default avatar
Welcome to the site! Login or Signup below.
|
Not you?||
Logout|My Dashboard

Grieving Scarborough family speaks out

Print
Font Size:
Default font size
Larger font size

Related Data

Related Stories

Posted: Wednesday, June 19, 2013 1:52 pm | Updated: 11:08 am, Fri Jun 21, 2013.

SCARBOROUGH – Ashley Johnston was, her friends say, their rock – that particular person each and every one of them could always count on to be there with a smile, a small gift, or a bit of sass – whatever it took to pry them out of their doldrums.

But on May 24, at the end of two-week period that included a traumatic breakup, a job loss and some hateful words posted about her on Facebook, that rock cracked. In the 10 minutes she was alone on that day, Johnston sought out and found a permanent solution to her pain.

She wrapped a cord around her neck and she hanged herself.

A friend called 911, but it was too late. Paramedics from Scarborough Rescue resuscitated Johnston, literally brought her back to life, but the young woman never regained consciousness, doctors say. Johnston lingered in a coma for 10 days until she died June 3, less than 48 hours after her breathing tube was removed.

Johnston’s suicide was the fifth in Scarborough in the last year, part of an alarming statewide trend that shows an increase in suicides and threats of suicide. Confronted with the death of their daughter and sister, and with the reality of a community that has dealt with suicide all too recently, the Johnston family is wondering what can be done.

‘It has to stop’

More than 400 people packed the EastPoint Christian Church in Portland to standing room capacity for a celebration of life June 7. It was, friends and family say, a testament to the impact that Johnston, always “beautiful, loving and compassionate,” had in her short 23 years.

But it was also, her mother says, one sad signpost in an alarming trend, both in Scarborough and across Maine, where suicides are on the rise.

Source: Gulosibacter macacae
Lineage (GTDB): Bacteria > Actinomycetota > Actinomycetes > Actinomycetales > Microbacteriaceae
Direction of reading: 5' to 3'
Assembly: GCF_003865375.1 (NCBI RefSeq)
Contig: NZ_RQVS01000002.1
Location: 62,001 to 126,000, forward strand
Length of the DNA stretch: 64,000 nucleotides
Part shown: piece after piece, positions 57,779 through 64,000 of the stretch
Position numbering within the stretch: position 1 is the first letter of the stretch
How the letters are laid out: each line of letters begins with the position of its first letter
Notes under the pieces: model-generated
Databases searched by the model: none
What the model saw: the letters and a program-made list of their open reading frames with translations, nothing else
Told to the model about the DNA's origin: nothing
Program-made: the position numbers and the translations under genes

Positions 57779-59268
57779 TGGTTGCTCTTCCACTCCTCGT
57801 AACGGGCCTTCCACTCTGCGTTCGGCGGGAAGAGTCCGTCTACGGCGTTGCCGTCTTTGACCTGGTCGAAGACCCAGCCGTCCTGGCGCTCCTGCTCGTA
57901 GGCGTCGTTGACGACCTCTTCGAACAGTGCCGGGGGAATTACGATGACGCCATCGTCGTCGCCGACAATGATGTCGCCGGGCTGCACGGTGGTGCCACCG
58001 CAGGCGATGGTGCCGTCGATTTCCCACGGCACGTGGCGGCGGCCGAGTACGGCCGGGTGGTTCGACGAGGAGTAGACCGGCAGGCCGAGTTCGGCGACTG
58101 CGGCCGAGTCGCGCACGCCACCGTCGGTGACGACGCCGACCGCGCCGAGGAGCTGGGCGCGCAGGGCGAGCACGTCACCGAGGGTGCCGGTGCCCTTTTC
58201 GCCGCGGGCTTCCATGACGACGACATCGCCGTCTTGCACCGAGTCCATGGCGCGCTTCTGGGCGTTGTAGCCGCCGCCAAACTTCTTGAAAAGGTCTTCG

“One of the previous suicides in town did exactly the same thing she did, and she was the last person he talked to,” said Margie Johnston.

“It seems like there might be a contagious effect in this area,” said Johnston’s older sister, Elizabeth. “All of these suicides have been right around the same age.”

“A lot of it is stress, but a lot of it, too, is the idea,” said Johnston’s friend, Chris Dinan.

“It can be contagious,” agreed another friend, Jon Vose, who knew or knew of many of the recent suicides in town, having also lost a cousin and a grandfather to suicide. “Once the idea is put in somebody’s head that it is possible, I feel it makes it a much easier decision for others, in a way.”

With that in mind, the Johnston family opened their home last week, granting an interview in their Downeast Lane living room, mere feet from where the youngest of their four children died, in hopes of building awareness and prevention of the mental health issues that have claimed too many young lives.

“It has to stop,” said Margie Johnston. “We need to keep other kids who may be sad from doing the same thing.”

“Who ever thinks their child is going to commit suicide? You think it’s never going to happen in your house, but it does,” said Johnston’s father, Russ. “But you can’t bury it. Nothing is served by not talking about it.”

Talking is exactly what is needed, according to Nancy Thompson, of Cape Elizabeth, whose son, Timmy, killed himself in 2004.

Recently, Thompson was able to get a bill passed in the state Legislature that will require that all school districts train staff to spot red flags.

“Suicide is a hugely complex problem,” said Thompson. “It’s bigger than a family issue. It’s huge, huge. It requires a sense of community, it really does take everyone to help out with this problem.”

According to the Maine Center for Disease Control and Prevention, suicide is the second leading cause of death among young people in the state and ranks 10th for all age groups. It is the most common type of violent death, beating out homicides 7 to 1.

Between 2005 and 2009, an average of 181 Mainers per year, or 902 in all, killed themselves. That was an 11 percent jump from the previous five-year period. Maine’s annual death rate from suicide then rose to 186 in 2010 and 204 in 2011, the most recent year on record.

In Scarborough, suicides also have been on the rise. Data released Monday by the Scarborough Police Department show actual suicides to clump in groups, with four in the reporting year ending June 30, 2008, none in 2010, and three in both 2011 and 2012. Johnston’s was Scarborough’s fifth suicide in the last year.